The plaintiffs, Southampton Camp Realty, LLC purchased property, previously used as a tennis and racquet club, which was a nonconforming use. They planned to convert the property into a children’s day camp. They hoped that the children’s day camp would be an interchangeable nonconforming use of the property, such that they would not be required to obtain a variance. The Chief Building Inspector of the Town of Southampton, New York (“Building Inspector”) concurred with the plaintiffs. Local residents and civic organizations then filed with the Zoning Board of Appeals an “application for review” of the concurrence. They distributed a flyer suggesting that the plaintiffs had lied about the environmental impact of the proposed development. The plaintiffs commenced an action alleging, inter alia, that the statements in the flyer constituted defamation. The defendants counterclaimed that this action was a strategic lawsuit against public participation (“SLAPP suit”), as defined in Civil Rights Law §§ 70–a and 76–a, and sought an award of, inter alia, an attorney’s fee and punitive damages.
The trial court granted portions of the defendants’ motion that were for summary judgment dismissing the complaint and on the portion of the counterclaim which sought an award of an attorney’s fee, concluding that this was a SLAPP suit. The court denied the portion of the defendants’ motion that was for summary judgment on the portion of the counterclaim that sought punitive damages. Both parties appealed.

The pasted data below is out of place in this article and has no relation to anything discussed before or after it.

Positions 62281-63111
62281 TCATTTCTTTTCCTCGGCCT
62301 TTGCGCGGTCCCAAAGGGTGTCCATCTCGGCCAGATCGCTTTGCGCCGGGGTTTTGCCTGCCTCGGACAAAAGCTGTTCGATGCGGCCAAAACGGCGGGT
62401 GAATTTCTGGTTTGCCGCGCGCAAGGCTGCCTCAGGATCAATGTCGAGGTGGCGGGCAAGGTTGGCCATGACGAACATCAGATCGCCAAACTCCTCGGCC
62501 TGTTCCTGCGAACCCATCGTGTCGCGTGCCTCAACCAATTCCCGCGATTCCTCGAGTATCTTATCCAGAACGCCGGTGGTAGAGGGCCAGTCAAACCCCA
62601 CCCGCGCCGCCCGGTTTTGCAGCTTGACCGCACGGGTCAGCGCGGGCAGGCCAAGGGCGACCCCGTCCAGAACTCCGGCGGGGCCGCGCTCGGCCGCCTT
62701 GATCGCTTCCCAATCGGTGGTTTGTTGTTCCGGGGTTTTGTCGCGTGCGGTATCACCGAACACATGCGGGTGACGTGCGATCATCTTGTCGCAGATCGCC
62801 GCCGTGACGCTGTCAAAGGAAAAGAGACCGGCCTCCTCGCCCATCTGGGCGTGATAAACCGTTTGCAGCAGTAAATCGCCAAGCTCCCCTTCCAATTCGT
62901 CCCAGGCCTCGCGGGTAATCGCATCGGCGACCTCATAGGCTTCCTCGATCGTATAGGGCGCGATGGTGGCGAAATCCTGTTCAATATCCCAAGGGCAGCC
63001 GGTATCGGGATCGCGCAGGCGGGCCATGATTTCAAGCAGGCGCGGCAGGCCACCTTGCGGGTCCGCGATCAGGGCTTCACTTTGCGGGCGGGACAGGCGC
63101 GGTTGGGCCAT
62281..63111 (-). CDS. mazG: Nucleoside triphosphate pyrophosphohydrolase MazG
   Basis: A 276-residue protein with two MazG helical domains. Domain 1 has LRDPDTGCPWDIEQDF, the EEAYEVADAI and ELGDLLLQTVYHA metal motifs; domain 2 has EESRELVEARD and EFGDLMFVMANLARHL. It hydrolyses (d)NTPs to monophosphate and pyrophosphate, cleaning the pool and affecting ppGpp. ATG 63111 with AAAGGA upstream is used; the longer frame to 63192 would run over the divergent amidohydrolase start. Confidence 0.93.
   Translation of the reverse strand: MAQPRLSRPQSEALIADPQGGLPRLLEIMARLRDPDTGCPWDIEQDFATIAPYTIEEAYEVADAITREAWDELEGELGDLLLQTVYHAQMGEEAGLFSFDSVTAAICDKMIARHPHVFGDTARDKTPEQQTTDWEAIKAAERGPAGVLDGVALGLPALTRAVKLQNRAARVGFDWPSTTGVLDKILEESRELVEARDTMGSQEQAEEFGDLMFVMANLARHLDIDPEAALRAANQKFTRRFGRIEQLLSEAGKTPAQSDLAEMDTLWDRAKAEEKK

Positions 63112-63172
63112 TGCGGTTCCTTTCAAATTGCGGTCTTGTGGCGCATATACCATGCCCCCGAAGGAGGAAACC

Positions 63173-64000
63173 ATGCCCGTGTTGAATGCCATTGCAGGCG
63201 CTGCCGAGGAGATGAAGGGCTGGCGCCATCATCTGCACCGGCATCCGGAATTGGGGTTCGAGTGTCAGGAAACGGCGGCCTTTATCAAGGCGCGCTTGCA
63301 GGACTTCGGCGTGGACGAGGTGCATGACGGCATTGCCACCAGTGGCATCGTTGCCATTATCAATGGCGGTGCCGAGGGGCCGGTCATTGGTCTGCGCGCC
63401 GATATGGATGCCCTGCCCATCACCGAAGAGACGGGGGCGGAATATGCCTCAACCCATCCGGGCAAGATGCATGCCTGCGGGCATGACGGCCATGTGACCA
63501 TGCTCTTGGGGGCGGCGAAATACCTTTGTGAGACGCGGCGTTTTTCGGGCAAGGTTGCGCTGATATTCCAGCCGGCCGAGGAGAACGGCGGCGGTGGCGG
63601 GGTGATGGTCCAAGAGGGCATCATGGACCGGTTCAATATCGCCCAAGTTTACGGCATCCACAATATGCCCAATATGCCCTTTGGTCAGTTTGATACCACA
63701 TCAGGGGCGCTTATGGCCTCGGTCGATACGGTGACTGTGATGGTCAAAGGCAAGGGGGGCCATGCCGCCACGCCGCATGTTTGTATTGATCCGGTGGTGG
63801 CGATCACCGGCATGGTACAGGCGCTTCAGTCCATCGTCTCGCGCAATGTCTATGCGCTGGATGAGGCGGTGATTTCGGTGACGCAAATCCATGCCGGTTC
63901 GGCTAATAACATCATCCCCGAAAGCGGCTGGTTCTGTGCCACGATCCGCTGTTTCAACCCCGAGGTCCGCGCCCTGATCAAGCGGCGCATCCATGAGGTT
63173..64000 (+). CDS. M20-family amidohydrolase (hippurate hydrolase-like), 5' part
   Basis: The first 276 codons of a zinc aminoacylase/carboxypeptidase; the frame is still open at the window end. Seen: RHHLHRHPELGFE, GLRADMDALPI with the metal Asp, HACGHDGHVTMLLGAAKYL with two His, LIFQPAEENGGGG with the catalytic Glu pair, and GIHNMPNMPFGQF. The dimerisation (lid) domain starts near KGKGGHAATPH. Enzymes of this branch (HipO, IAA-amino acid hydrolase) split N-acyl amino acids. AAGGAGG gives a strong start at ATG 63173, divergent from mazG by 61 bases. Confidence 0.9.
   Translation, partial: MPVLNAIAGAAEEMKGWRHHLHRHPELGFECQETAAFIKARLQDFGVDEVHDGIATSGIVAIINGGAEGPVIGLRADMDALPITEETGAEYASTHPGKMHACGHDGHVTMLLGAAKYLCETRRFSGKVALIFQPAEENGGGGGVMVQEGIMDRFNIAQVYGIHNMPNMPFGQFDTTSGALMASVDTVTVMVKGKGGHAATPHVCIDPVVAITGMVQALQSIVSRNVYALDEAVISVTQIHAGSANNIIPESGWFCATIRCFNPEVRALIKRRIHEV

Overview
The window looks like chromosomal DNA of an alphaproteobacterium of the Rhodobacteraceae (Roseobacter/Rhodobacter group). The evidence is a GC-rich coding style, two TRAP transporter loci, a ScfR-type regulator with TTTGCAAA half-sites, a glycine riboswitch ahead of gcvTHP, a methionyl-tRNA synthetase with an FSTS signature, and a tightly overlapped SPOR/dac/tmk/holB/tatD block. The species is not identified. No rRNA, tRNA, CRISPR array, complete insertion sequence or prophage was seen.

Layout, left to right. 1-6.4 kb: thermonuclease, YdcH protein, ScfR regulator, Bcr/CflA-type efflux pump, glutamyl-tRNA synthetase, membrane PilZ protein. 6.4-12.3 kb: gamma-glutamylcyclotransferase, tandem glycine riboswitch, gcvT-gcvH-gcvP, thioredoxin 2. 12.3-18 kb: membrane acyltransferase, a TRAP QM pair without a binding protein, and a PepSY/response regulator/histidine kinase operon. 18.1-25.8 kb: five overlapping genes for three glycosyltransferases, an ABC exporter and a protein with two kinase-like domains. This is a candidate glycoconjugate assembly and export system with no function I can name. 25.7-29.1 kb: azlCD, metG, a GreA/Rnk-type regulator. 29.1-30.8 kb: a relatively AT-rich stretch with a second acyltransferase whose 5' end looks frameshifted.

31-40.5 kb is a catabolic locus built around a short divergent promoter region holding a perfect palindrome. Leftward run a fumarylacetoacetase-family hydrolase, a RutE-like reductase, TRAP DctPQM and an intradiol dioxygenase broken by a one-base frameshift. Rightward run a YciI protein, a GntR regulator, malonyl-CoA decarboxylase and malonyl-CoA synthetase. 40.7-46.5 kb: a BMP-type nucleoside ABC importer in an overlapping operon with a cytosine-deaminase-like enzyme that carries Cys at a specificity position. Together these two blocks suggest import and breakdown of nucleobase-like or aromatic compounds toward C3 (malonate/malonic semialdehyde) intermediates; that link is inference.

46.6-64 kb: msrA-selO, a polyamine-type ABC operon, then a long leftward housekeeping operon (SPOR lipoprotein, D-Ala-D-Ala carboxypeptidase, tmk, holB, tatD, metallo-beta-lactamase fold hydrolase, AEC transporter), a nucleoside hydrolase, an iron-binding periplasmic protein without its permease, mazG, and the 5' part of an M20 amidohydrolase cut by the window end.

The appellate division noted that Civil Rights Law § 76–a was passed to protect citizens facing litigation arising from their public petitioning and participation by deterring strategic lawsuits against public participation, termed SLAPP suits. Civil Rights Law § 70–a, permits a defendant in such actions to recover costs and an attorney’s fee, and CPLR 3211(g) and CPLR 3212(h), which require the plaintiff, on a motion to dismiss pursuant to CPLR 3211(a)(7) for failure to state a cause of action or for summary judgment pursuant to CPLR 3212, to demonstrate that the action “has a substantial basis in fact and law or is supported by a substantial argument for an extension, modification or reversal of existing law.”
Here, the defendants established that the plaintiffs were public applicants and that the suit concerned a communication that was “materially related” to the defendants’ efforts to report on, comment on, or oppose the plaintiffs’ application. The plaintiffs failed to demonstrate a substantial basis in fact and law in support of their allegations that the challenged statements amounted to defamation per se, that the statements were known to be false by the defendants, or that they were made with reckless disregard for the truth. Accordingly, the trial court had properly granted that branch of the defendants’ motion that was for summary judgment dismissing the complaint. The trial court properly denied that branch of the motion which was for summary judgment on so much of the counterclaim as sought an award of punitive damages, as the defendants failed to demonstrate that this lawsuit was commenced solely to harass, intimidate, punish, or otherwise inhibit their rights to free speech, petition, or association.
Southampton Day Camp Realty, LLC v Gormon, 2014 WL 2871383 (NYAD 2 Dept 6/25/2014)
The opinion can be accessed at: http://www.nycourts.gov/reporter/3dseries/2014/2014_04750.htm